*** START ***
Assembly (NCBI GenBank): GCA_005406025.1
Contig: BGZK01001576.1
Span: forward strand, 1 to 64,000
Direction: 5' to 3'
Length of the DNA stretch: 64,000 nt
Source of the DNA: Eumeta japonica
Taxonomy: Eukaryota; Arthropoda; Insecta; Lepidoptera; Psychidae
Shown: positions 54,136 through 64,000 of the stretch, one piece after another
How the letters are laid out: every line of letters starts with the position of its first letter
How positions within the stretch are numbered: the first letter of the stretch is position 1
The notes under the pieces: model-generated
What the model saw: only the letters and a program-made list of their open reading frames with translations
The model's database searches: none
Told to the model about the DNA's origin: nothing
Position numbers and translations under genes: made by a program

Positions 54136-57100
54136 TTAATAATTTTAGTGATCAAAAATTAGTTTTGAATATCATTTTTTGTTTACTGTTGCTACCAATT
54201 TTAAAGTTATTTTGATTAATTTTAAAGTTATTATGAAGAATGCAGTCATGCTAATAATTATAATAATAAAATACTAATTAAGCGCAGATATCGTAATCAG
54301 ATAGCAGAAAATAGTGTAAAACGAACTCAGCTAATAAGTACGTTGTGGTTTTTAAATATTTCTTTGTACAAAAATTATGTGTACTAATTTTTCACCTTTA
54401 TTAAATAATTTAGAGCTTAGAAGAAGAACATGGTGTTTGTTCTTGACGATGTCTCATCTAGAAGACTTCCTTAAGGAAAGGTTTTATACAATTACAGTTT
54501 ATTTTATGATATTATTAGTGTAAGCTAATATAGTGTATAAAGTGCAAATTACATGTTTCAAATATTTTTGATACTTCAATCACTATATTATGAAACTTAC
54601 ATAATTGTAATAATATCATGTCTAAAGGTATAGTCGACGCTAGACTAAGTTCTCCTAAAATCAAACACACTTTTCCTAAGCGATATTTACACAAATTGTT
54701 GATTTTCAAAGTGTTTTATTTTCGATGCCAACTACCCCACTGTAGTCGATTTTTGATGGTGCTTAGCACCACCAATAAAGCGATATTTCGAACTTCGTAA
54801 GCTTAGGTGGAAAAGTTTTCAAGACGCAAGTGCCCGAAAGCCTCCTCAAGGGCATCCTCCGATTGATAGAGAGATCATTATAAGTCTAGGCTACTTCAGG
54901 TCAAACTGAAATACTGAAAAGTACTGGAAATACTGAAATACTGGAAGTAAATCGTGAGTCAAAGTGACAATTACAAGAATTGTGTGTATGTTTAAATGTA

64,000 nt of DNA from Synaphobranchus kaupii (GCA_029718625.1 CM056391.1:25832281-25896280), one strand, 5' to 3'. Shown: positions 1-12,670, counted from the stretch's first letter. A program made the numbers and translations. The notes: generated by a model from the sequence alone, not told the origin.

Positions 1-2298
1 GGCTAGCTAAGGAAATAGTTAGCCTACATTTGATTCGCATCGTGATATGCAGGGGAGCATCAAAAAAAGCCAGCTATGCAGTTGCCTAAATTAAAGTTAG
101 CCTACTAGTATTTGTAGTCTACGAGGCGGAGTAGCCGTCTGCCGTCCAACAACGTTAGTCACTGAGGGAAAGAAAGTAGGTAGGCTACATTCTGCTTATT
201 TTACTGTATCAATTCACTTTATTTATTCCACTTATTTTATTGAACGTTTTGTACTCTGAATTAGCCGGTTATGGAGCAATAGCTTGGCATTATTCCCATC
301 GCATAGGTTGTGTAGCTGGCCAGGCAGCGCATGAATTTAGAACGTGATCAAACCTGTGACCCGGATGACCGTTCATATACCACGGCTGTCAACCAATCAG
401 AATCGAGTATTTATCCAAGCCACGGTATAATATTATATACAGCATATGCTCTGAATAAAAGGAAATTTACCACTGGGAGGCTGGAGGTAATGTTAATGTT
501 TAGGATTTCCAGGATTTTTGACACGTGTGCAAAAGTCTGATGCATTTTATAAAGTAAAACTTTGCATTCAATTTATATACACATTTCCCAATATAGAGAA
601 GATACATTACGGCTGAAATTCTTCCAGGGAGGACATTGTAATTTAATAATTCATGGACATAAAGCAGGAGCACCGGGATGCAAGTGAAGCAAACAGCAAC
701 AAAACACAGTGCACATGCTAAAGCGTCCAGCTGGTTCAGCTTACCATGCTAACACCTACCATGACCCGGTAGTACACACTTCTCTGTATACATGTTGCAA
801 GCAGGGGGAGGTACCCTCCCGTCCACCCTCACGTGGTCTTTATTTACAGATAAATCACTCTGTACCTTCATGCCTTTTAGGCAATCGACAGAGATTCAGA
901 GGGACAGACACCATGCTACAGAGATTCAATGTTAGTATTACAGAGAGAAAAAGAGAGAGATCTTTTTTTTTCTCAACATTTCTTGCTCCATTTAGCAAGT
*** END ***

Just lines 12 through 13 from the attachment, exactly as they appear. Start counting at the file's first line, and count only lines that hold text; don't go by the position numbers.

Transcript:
What the model saw: only the letters and a program-made list of their open reading frames with translations
The model's database searches: none